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The Flixist Beard Awards

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Each year, awards are given out for a variety of worthy categories, like Best Director or Best Supporting Actress. We at Flixist agree that greatness must be recognized, and as such we have put up a plethora of awards posts to celebrate. And yes, El Guapo, I know what a plethora is. But in true Flixist fashion, we take the extra step, and proudly bring you The Flixist Beard Awards. There is nothing more fantastic than a truly awesome beard or 'stache, so we thought, "Hey, lets celebrate this too." Join us after the jump, where we recognize some truly inspiring (and a few tragic) man-beards.

Each year, awards are given out for a variety of worthy categories, like Best Director or Best Supporting Actress. We at Flixist agree that greatness must be recognized, and as such we have put up a plethora of awards posts to celebrate. And yes, El Guapo, I know what a plethora is. But in true Flixist fashion, we take the extra step, and proudly bring you The Flixist Beard Awards. There is nothing more fantastic than a truly awesome beard or 'stache, so we thought, "Hey, lets celebrate this too." Join us after the jump, where we recognize some truly inspiring (and a few tragic) man-beards.{{page_break}}

Best Unkempt Beard:  Tom Hanks in Castaway

Tom Hanks. Tom. Hanks. Seriously, he is awesome. There may be no actor that defines American cinema since the 1980’s better than this powerhouse. His roles are as unique as the genres they lie in, from powerful dramas like Philadelphia to cameos in animated comedies (The Simpsons Movie). His boy-trapped-in-a-man’s-body in Big was nothing short of brilliant, but his greatest physical transformation was in Castaway, where he put on a tremendous amount of weight, lost it, and grew out his now award-winning beard. Congratulations Mister Hanks, even your facial hair is worthy of an Oscar.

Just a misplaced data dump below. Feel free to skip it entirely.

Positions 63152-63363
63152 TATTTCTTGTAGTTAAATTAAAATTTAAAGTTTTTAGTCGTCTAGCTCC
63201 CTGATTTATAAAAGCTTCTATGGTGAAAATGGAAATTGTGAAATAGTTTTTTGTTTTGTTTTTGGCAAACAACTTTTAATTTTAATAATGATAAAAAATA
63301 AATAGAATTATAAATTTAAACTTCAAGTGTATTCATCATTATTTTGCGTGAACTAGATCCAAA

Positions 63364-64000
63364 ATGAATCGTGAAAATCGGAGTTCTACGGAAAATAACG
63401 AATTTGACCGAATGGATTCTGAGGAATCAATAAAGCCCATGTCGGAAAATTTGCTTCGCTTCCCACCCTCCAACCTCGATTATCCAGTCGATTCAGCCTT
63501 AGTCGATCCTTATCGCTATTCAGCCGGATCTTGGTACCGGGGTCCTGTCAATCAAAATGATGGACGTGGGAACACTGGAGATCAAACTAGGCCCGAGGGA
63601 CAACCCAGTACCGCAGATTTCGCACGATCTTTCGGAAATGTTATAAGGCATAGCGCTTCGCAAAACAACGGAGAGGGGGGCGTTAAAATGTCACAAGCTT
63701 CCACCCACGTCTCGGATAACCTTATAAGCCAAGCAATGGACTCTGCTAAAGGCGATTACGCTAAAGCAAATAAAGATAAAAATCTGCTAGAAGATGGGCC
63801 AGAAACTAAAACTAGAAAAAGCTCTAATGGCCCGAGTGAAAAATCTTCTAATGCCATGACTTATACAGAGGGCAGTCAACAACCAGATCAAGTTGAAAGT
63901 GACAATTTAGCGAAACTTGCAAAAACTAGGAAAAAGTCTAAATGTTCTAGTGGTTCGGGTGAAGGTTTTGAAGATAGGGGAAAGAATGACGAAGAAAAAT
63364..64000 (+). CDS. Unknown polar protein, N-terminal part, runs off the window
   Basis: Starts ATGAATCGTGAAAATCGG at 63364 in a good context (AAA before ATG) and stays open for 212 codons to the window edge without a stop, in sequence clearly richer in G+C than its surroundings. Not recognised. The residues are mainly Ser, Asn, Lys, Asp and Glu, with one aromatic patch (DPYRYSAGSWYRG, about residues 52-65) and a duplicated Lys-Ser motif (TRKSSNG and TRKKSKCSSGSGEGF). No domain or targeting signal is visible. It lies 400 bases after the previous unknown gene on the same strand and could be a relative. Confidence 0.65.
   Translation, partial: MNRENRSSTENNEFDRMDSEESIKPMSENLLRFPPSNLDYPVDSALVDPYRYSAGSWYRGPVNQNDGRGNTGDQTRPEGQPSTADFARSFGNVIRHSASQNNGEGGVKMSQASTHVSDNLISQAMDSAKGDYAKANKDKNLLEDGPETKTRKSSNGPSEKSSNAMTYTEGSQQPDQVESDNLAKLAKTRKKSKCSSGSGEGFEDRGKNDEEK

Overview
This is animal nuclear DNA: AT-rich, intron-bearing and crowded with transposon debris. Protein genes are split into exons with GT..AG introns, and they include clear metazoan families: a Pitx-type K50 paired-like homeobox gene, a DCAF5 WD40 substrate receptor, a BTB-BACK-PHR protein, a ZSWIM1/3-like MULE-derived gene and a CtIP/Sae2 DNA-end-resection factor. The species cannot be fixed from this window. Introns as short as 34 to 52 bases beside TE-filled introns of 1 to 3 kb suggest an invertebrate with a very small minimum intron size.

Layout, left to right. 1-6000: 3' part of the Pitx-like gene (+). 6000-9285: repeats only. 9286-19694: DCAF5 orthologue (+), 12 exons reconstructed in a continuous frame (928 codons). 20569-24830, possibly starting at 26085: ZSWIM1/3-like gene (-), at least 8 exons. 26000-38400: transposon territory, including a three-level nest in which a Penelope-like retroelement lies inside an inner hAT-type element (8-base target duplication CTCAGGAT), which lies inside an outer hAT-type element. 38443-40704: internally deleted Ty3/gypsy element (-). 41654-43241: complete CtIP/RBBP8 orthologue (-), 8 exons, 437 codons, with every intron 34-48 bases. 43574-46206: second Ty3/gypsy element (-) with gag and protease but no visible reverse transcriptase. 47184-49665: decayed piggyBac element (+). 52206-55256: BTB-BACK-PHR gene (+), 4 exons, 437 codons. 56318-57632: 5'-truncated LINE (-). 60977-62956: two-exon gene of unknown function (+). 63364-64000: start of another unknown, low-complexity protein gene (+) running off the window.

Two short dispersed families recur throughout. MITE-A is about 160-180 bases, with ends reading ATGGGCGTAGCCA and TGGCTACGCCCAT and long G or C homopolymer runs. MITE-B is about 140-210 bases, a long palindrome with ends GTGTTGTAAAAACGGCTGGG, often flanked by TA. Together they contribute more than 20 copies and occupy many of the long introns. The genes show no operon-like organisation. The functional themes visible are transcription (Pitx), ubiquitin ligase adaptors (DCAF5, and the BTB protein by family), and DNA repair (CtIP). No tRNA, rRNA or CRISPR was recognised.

Runner Up: Joaquin Phoenix in I’m Still Here

Best Animated Beard:  King Triton in The Little Mermaid

King Triton is impressive in stature and commands respect throughout the seas. Much of his powerful presence stems from his flowing white beard, which is at once grandfatherly and god-like. King Triton narrowly beats out Aladdin’s Jafar, whose black-as-his-heart goatee is the perfect oily facial hair for one of Disney’s greatest villains. Triton, however, demands attention as the patriarch of the seas, and his beard is not as much an addition to his face as it is a symbol of his unflinching power over the dominion in which he resides.

Runner Up: Jafar in Aladdin

Best Beard in a supporting Role:  Co-winners: Luke Wilson in The Royal Tenenbaums and Bruce Willis in What Just Happened

It was tough to pick a winner in this category, because it would mean someone had to be runner-up. So we have decided to split this award in half (fitting, if you have seen these movies). Luke Wilson sports a beard for much of Tenenbaums, before shaving it off in a wrenching suicide attempt scored by Elliot Smith’s “Needle in the Hay.” The apparent suicide of Smith himself adds to the emotional gravitas of the scene, a fact clearly not lost on Wes Anderson. On the other end of the spectrum is Willis’s tongue-in-cheek cameo aside Robert De Niro in What Just Happened, a look into the world of film production. Willis refuses to shave off his beard for a role, and locks himself in his trailer while he fights with producers. The cast and crew sit anxiously as Willis is coaxed to come out, and when he finally emerges, exactly half his face is cleanly shaved. Willis hasn’t compromised his hairmask, but he has given the royal finger to the film studio. “Shoot my profile, bitches.”